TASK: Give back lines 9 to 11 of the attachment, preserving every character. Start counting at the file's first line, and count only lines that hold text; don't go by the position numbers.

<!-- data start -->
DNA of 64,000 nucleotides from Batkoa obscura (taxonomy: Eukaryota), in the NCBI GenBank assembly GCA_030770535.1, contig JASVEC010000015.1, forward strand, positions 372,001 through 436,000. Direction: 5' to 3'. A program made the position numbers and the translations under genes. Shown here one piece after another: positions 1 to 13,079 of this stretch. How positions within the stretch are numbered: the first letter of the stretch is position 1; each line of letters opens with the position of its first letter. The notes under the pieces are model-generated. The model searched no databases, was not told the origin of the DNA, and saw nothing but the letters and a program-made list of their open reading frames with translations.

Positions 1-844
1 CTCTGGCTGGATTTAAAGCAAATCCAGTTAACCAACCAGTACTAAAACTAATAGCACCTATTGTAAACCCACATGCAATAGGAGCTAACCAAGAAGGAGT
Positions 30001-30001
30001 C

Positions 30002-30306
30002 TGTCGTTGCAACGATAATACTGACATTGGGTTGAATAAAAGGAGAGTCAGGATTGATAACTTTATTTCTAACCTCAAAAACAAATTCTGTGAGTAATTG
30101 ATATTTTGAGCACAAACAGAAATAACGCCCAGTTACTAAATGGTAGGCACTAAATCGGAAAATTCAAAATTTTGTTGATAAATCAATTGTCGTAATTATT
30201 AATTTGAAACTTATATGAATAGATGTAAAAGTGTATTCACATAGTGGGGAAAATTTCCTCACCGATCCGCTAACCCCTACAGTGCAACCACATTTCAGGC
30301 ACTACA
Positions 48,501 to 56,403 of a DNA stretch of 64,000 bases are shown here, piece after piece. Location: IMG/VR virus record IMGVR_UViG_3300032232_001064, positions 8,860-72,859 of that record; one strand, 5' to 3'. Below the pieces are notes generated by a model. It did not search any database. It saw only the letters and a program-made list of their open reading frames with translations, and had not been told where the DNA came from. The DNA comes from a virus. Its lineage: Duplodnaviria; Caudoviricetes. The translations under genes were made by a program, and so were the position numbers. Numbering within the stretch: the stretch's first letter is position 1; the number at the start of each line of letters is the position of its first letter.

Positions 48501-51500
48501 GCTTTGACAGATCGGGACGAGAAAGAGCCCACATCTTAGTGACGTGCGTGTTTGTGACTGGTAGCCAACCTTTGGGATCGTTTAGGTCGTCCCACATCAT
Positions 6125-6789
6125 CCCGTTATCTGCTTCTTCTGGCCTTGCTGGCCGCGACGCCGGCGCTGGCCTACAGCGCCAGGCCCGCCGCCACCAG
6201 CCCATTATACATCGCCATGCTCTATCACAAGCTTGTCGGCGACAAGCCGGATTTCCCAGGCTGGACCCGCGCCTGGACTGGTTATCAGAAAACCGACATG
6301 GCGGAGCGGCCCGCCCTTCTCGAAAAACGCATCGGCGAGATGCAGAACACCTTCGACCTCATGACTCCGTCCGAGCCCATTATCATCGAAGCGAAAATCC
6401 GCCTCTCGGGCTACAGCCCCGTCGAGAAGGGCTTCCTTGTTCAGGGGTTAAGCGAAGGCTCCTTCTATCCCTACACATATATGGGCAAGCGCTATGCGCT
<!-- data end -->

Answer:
30201 AATTTGAAACTTATATGAATAGATGTAAAAGTGTATTCACATAGTGGGGAAAATTTCCTCACCGATCCGCTAACCCCTACAGTGCAACCACATTTCAGGC
30301 ACTACA
Positions 48,501 to 56,403 of a DNA stretch of 64,000 bases are shown here, piece after piece. Location: IMG/VR virus record IMGVR_UViG_3300032232_001064, positions 8,860-72,859 of that record; one strand, 5' to 3'. Below the pieces are notes generated by a model. It did not search any database. It saw only the letters and a program-made list of their open reading frames with translations, and had not been told where the DNA came from. The DNA comes from a virus. Its lineage: Duplodnaviria; Caudoviricetes. The translations under genes were made by a program, and so were the position numbers. Numbering within the stretch: the stretch's first letter is position 1; the number at the start of each line of letters is the position of its first letter.